NAIROBI, Kenya, Sep 22 – Kenya means no harm and all it wants for Somalia and itself is a process that will resolve the maritime boundary dispute peacefully to guard their long-standing mutual friendship and fight against terrorism.
In his concluding submission and response to claims laid by Somalia, Attorney General Githu Muigai on Wednesday said Kenya was acting in “good faith” and in consideration of the neigbouring country’s fragile security and political situation.
“The maritime delimitation between Kenya and Somalia requires sensitive bilateral negotiations that can encompass not strictly legal issues but our also very real political and security concerns as well as practical arrangements to address them,” the court heard.
According to the AG, negotiating the maritime dispute between the two countries would provide a framework that will pay attention to Somalia’s deficient capacity to manage its resources and the eminent threat emanating from the Al Shabaab terror group.
The International Court of Justice (ICJ) heard that Somalia was grappling to gain its political stability and leaving the maritime dispute to be decided by The Hague-based court was likely to overlook other challenges likely to affect the region.
“This maritime boundary dispute arises in a delicate political context. Somalia has only recently begun to emerge from a long period of instability. Somalia has no maritime enforcement capacity. Kenya is deeply concerned about maritime security in the region. Al Shabaab terrorists who exploit the sea for their operations are an ongoing threat to Kenya and its neighbours,” he stated.
Githu stuck to Kenya’s preliminary argument that the maritime case filed by Somalia was inadmissible in cognizant that the controversial Memorandum of Understanding (MoU) signed by the two countries had provided for negotiation as the means of settling the row.
According to Muigai, Kenya was open to negotiate the dispute and has urged the court to leave it to the two countries to resolve the dispute out of court as stipulated in the said MoU.
Prof Vaughan Lowe also told the court that if negotiations failed to provide a solution, there was a provision for Kenya and Somalia to use alternative dispute resolution mechanisms.
It was his submission that Somalia jumped the gun when it moved to the ICJ without giving dialogue a chance.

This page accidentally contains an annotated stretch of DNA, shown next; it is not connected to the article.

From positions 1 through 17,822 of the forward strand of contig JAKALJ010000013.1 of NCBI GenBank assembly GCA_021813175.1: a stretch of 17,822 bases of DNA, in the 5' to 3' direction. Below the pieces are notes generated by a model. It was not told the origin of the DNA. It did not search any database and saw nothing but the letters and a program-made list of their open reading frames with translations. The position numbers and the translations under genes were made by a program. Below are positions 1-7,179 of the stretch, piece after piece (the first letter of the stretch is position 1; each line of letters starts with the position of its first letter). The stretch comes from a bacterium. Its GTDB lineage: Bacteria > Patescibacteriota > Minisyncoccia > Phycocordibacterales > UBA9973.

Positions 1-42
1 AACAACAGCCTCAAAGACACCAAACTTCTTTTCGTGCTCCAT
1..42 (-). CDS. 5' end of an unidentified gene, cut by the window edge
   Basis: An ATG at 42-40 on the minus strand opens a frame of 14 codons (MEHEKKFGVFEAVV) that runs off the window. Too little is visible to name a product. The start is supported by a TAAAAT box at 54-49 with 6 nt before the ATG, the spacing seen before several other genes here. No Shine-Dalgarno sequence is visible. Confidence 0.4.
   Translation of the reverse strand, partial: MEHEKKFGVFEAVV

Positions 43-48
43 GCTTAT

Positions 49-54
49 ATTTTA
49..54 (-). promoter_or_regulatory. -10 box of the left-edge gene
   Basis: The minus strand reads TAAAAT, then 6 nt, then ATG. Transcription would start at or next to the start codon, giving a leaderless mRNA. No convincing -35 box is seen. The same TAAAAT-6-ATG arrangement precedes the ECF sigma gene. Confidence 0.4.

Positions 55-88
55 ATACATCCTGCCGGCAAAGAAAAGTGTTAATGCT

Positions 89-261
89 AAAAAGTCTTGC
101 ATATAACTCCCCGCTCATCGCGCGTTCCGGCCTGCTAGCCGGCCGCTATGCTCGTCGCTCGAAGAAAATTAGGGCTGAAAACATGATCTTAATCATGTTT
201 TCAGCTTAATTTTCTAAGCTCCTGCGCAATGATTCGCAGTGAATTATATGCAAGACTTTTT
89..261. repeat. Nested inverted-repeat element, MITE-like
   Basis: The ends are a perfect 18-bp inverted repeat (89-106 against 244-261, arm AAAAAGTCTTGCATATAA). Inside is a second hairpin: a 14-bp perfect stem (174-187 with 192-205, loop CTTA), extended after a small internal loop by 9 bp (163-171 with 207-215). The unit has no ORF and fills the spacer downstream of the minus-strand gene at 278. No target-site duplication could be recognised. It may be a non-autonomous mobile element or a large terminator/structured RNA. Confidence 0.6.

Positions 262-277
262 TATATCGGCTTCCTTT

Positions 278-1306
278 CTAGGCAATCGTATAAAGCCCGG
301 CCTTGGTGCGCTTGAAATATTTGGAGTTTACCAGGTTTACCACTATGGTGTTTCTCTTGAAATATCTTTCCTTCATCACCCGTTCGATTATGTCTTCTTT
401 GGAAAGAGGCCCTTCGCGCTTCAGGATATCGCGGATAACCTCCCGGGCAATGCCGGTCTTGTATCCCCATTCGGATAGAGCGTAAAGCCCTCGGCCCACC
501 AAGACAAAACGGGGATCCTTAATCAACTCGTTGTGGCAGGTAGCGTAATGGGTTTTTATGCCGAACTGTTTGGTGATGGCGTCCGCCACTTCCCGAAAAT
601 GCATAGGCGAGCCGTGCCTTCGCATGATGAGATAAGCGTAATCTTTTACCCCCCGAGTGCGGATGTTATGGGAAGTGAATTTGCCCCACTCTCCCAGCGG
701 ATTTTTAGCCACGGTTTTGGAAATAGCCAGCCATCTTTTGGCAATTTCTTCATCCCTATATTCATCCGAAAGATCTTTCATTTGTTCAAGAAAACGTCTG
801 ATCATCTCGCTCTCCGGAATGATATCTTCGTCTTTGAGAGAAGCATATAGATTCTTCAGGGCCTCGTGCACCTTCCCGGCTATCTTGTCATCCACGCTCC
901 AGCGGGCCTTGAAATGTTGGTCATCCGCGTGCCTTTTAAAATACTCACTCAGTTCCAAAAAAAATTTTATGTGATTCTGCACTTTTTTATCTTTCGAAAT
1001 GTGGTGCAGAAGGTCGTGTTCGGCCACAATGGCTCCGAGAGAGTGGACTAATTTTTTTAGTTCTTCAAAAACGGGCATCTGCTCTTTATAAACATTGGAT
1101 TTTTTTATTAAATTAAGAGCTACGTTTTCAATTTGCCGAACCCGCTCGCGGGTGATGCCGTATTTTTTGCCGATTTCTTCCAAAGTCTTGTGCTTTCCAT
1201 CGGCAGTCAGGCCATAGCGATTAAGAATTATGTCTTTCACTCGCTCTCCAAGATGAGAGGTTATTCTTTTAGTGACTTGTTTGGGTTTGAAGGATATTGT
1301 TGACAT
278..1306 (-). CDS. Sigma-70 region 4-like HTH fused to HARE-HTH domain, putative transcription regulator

He further told the court that Kenya’s failure to attend the last meeting did not mean that it had boycotted the negotiation process.
But before Kenya could explain why it didn’t show up, Lowe said Somalia had already moved to the ICJ within 72 hours without even finding out that the Kenyan delegation failed to travel to Mogadishu due to ‘security concerns’.
“It failed to do so in the 72 hours prior to the filing of the application is regrettable. Even if they failed to so afterwards might be accepted as reflection of the state of the bilateral relations that Somalia had so abruptly changed,” he explained.
Kenya completed its second round of oral submissions on Wednesday paving way for Somalia to respond to its application on Friday.
On Tuesday, Somalia accused Kenya of sneaking into the MoU a provision that the maritime dispute would be resolved through negotiations.
It termed Kenya’s intentions as insincere and the main reason why only the ICJ could give them a deserving share of the sea.
Somalia moved to the ICJ to seek a definition of a boundary stipulated by the United Nations Convention on the Law of the Sea as well as other international sea laws.
The bone of contention is about 100,000 square kilometers offshore territory in the Indian Ocean where Somalia and Kenya border each other.
Kenya insists that its boundary lies parallel to the line of latitude giving it the larger share of the maritime region, whereas Somalia is seeking for the extension of the boundary to the southeast – the reason why it moved to the ICJ in 2014.